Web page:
Genome annotation

Our core genome informatics project is the PEDANT Genome Database that is being maintained since 1997 and currently contains over 3000 fully sequenced genomes (joint project with the Institute for Bioinformatics and Systems Biology and Biomax Informatics). PEDANT was used to support several genome sequencing projects (Saccharomices cerevisiae, Arabidopsis thaliana, Neurospora crassaThermoplasma acidophilum, Chlamydia, and Kuenenia stuttgartiensis). We proposed novel algorithms to predict genes in bacterial genomes and to improve annotation quality by both positive and negative rule mining. 

Structural bioinformatics

In the past we developed algorithms for secondary structure prediction and assignment as well as for threading. More recent work involved prediction of various experimental properties of proteins, including crystallisation propensity and solubility. A novel predictor of solvent accessibility is under active development. In general we are interested in applying machine learning methods to derive various structural features of proteins from their amino acid sequences.

One of the main directions of work is the investigation of the structural diversity of membrane proteins and the development of new methods to predict and classify their structure. In particular, our group developed the first ever algorithms to predict residue contacts and helix interation patterns in membrane proteins based on correlated mutations and neural networks. We maintain a comprehensive database called CAMPS (Computational Analysis of Membrane Protein Space) designed for studies of structure-function relationships in membrane proteins. Current activities focus on clustering membrane protein folds based on helix interaction diagrammes and investigating the impact of genetic variation (alternative splicing, mutations) on membrane protein structure.

Another recent interest is the investigation of sequence-structure relationships in mRNA molecules.

Protein and domain interactions

We are interested in developing better methods to predict protein and domain interactions from genomic data. The group maintains a comprehensive and up-to-date analysis of domain interaction networks. One problem in predicting protein interactions is the absence of reliable negative data. In collaboration with the group of Dr. Ruepp (Hemlholtz Zentrum München) we created a database on non-interacting proteins (Negatome) based on three-dimensional structure of protein complexes as well as on careful manual annotation of scientific literature. We also contributed to the development of the MIPS mammalian protein interaction database and conducted a survey of mammalian protein complex organization. We are currently working on methods to classify protein interactions according to their type and to incorporate the strength and directionality of interactions into interaction networks.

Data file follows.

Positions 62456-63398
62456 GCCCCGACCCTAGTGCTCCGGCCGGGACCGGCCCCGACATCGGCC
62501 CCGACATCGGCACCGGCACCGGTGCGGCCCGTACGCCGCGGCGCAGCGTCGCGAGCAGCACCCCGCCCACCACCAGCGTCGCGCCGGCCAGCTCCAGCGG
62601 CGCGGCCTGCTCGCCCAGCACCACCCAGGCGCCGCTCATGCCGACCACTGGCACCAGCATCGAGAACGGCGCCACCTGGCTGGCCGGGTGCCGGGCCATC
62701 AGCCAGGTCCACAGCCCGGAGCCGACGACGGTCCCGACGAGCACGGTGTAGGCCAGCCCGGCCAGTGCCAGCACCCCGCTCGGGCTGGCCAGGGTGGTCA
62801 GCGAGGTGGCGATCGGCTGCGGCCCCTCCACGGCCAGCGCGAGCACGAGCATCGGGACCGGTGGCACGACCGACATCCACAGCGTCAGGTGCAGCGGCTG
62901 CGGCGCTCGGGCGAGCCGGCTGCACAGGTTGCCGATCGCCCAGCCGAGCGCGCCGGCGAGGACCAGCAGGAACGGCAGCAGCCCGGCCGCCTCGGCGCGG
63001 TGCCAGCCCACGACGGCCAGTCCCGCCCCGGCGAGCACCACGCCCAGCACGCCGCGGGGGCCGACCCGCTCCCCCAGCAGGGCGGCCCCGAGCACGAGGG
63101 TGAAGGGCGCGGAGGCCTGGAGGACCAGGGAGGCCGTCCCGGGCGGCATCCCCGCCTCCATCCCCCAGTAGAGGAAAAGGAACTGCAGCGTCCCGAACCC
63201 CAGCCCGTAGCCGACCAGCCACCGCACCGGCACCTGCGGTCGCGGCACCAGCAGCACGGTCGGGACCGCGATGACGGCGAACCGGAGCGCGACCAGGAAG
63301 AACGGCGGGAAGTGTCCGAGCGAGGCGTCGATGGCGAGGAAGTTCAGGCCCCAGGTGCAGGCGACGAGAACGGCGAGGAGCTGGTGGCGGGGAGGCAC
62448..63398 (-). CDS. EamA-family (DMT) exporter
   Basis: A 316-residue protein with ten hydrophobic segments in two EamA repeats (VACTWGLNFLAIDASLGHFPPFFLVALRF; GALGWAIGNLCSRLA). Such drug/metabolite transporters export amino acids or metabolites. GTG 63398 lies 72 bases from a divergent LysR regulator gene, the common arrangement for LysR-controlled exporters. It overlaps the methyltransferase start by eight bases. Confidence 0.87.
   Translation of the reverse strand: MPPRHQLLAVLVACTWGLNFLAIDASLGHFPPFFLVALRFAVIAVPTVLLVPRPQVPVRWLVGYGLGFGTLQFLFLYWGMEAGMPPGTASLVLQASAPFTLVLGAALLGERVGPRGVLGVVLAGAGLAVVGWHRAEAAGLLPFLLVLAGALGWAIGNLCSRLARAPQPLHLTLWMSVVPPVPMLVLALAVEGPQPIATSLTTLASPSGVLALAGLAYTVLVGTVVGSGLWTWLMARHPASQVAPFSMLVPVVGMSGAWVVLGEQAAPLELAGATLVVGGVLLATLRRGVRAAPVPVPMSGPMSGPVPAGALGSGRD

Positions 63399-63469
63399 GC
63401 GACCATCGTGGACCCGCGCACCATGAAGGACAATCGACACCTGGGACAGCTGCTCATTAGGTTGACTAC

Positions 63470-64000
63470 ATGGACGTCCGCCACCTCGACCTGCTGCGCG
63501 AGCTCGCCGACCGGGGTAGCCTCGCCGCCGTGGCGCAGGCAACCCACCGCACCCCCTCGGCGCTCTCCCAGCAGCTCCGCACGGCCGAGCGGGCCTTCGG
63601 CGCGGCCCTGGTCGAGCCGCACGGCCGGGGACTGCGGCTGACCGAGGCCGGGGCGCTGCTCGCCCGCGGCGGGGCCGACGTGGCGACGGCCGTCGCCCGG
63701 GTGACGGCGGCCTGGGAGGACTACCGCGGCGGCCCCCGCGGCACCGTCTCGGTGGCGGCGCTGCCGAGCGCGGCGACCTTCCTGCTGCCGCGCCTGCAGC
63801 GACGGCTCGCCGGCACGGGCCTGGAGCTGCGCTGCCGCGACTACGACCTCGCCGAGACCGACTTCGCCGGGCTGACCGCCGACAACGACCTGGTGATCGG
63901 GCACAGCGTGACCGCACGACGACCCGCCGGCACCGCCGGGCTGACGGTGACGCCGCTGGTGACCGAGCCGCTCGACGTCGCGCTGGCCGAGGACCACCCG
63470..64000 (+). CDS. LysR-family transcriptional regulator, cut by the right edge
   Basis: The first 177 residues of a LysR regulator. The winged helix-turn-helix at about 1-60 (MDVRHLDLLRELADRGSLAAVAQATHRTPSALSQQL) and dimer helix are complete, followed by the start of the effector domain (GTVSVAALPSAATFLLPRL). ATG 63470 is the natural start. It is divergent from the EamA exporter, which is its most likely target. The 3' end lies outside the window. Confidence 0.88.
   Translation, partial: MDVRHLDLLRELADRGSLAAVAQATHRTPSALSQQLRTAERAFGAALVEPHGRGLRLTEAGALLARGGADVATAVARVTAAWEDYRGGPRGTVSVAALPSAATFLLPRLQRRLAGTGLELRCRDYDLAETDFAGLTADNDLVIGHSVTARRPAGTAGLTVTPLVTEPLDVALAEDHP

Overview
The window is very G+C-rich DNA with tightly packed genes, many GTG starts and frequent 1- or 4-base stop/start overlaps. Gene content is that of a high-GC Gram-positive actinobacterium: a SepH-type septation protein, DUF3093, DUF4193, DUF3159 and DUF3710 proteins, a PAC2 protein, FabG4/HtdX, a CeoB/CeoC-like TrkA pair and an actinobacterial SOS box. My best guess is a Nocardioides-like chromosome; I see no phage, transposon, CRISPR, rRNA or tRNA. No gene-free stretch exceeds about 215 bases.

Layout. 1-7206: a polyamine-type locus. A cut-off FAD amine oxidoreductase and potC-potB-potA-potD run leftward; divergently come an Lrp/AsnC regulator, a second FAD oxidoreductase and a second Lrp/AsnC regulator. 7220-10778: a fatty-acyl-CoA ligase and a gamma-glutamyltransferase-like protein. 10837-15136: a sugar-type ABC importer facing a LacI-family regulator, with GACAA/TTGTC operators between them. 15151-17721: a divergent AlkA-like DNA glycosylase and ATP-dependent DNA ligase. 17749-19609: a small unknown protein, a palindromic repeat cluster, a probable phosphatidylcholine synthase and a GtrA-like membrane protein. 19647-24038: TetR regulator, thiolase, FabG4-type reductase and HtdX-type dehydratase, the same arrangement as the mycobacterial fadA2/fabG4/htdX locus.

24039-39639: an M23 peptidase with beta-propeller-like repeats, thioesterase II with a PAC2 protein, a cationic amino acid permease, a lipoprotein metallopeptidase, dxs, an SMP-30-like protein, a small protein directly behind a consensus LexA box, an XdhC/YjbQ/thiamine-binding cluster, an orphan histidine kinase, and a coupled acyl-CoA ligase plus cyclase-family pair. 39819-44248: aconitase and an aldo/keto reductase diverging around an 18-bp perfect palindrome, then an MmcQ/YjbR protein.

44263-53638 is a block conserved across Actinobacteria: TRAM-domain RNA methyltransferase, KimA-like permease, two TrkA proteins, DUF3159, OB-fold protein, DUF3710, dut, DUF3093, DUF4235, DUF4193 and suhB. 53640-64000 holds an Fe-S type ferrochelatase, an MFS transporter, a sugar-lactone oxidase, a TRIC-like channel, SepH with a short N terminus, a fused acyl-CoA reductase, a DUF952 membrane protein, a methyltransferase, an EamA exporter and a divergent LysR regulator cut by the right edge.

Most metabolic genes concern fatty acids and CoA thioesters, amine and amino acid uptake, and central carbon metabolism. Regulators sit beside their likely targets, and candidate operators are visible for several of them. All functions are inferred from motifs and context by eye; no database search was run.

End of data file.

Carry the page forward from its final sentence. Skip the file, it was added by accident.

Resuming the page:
Computational proteomics

We provided computational support for abundance profiling of the Escherichia coli cytosolidentification of GroEL substrates, and proteome-wide analysis of chaperonin-dependent protein folding in Escherichia coli (joint projects with the departments of Prof. Mann and Prof. Hartl at MPI for Biochemistry). We currently analyze structural environments of phosphorylation sites and their influence on phosphorylation dynamic during cell cycle (with the Mann department). We also investigate small cell lung cancer based on epigenomic, expression, and phosphoproteomics data and phosphorylation patterns at different developmental stages of swine (joint work with Prof. Küster, TU Munich). There is an active collaboration with Prof. Pevzner (UCSD) and Dr. Payne (PNL) on proteogenomics annotation of cleavable N-terminal targeting signals and with the Dr. Kolker group (Seattle Childrens) on predicting detectability of proteins by proteomics.

Viral bioinformatics

This new direction of work involves investigation of evolutionary constraints acting on viral RNA structures and determining expression levels of viral genes (joint work with Dr. Shneider, CureLab Inc.) as well mutation patterns during longitudinal evolution (joint work with Dr. Hoffmann, Institute of Virology, TU Munich).